Proposed cuts in food aid worry those who feed the needy
Connecticut’s two nonprofit food banks provided more than 31 million meals last year. For many of the nearly half a million state residents who struggle to put food on the table, this was a lifesaver.
But it was just 13 percent of what was provided by the federal Supplemental Nutrition Assistance Program (SNAP), according to a report by Foodshare, one of the two food banks.
In 2016, SNAP, formerly known as food stamps, provided enough money for more than 233 million meals in Connecticut, Foodshare wrote.
President Donald Trump’s proposed budget would cut SNAP funding by about 25 percent over the next 10 years by lowering the income limit for eligibility. His plan also would transfer up to 25 percent of SNAP’s cost to the states.
The administration says the cuts would return SNAP to about the size it was before the recession now that the economy has improved.
“There is no way the food banks can make up for cuts to SNAP,” said Sarah Santora, community involvement manager for Foodshare. If cuts are made, “it’s going to be a deluge, a flood of people going into the pantries and shelters that we serve, and then those facilities will turn around to us and request a huge increase in food, but we don’t have a lot of hope for filling it.”
And the state is not in good shape to pick up the slack either.
“The state of Connecticut is not in a good position to pick up significant new costs given our lack of a budget agreement and the underlying gap between revenue and expenditures,” said Ben Barnes, secretary of the Office of Policy Management. “The SNAP program is obviously a valuable one, and if the federal government begins to retreat from its role in combatting hunger, we will be worse off as a nation.”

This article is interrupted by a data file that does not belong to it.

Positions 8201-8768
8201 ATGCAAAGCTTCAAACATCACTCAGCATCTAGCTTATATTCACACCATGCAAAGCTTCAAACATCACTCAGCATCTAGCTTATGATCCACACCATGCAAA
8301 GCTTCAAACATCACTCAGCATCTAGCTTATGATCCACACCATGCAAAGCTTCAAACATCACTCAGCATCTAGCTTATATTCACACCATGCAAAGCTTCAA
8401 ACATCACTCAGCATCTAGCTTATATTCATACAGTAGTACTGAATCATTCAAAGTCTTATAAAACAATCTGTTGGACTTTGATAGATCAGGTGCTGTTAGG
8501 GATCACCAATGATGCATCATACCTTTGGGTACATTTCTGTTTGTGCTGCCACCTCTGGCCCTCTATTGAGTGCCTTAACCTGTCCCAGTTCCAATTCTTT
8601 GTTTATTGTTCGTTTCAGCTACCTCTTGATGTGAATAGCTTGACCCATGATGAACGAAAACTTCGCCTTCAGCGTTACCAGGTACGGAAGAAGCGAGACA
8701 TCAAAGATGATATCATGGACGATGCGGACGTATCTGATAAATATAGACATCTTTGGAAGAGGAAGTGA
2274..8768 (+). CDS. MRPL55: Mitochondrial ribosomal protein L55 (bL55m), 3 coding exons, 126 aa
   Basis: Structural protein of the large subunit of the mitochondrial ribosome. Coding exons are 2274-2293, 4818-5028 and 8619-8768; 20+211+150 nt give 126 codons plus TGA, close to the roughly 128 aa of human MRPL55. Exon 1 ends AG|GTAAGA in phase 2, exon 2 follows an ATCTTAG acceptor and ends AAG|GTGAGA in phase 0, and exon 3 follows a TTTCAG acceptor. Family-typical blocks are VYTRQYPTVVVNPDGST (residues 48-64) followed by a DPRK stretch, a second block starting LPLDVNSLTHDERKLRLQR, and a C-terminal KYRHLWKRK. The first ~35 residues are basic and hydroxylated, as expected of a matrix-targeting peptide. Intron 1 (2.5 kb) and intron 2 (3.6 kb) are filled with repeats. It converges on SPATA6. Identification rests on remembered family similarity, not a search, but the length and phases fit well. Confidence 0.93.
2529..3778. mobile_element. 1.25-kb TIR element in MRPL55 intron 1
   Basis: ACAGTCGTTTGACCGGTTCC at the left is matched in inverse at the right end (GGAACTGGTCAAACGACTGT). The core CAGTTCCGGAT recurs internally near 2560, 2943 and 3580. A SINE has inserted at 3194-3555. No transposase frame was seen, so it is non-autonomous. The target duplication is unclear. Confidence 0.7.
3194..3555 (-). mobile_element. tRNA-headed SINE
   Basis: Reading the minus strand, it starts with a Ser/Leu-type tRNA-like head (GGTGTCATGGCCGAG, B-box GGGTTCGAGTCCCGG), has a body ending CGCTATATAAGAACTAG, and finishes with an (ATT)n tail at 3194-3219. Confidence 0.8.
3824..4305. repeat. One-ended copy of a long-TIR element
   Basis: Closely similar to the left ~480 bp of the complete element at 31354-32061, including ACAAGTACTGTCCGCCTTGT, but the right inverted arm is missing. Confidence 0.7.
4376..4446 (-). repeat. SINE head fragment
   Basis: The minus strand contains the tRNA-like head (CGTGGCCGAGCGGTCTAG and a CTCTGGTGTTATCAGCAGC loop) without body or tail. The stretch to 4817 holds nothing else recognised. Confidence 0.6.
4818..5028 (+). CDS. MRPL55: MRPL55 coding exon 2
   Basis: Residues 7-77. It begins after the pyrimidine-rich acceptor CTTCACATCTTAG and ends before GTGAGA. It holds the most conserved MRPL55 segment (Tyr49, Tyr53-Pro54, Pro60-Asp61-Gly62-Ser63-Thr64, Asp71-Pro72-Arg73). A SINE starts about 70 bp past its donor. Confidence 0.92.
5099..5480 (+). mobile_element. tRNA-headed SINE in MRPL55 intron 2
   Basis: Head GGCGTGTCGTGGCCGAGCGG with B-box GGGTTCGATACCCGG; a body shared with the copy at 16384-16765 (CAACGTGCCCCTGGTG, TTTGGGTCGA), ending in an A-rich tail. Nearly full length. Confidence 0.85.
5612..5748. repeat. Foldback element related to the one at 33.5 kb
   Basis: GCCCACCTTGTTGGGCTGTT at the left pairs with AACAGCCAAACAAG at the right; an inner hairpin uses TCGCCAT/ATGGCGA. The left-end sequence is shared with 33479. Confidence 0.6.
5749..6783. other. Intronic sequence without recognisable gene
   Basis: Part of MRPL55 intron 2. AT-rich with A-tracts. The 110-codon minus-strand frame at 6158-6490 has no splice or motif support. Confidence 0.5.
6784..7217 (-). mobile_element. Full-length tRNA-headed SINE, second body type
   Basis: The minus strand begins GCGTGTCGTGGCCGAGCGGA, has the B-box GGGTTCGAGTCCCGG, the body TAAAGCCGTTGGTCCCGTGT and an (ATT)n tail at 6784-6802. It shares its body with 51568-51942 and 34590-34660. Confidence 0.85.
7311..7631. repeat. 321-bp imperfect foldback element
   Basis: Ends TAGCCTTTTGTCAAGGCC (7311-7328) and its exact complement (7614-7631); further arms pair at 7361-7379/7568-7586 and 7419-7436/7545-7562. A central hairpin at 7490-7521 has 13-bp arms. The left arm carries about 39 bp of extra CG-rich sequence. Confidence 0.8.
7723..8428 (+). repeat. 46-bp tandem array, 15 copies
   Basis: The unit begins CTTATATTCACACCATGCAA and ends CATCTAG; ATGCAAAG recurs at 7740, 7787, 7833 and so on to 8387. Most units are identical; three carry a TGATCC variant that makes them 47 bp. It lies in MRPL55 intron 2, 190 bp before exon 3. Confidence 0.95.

SNAP has been cut before
This isn’t the first time in recent years that cuts have been proposed for the nation’s largest food assistance program. Substantial cuts actually were made to SNAP in 2013 and 2016, including limits on how long unemployed individuals could receive benefits, said Lucy Nolan, executive director of End Hunger Connecticut.
In Congress, while a majority of Democrats oppose cuts to SNAP funding, Republicans are currently split on the issue. Some want to make deeper cuts than those Trump has proposed, while others, mostly from agricultural states, want to preserve the program as is.
“I do know that there is some pushback, which is great, in Congress. Each and every one of our delegation is opposed,” Nolan said. “Rosa DeLauro sits on the committee, and is a very strong voice for the hungry in Connecticut and across the nation.”
About 392,000 Connecticut state residents were receiving SNAP benefits in March, according to the state Department of Social Services.
“Without SNAP, it would kind of hurt me because I would start to stress about rent a little more,” said Devante Jenkins, a Hartford resident and SNAP recipient who is working toward his certification in athletic training at Capitol Community College.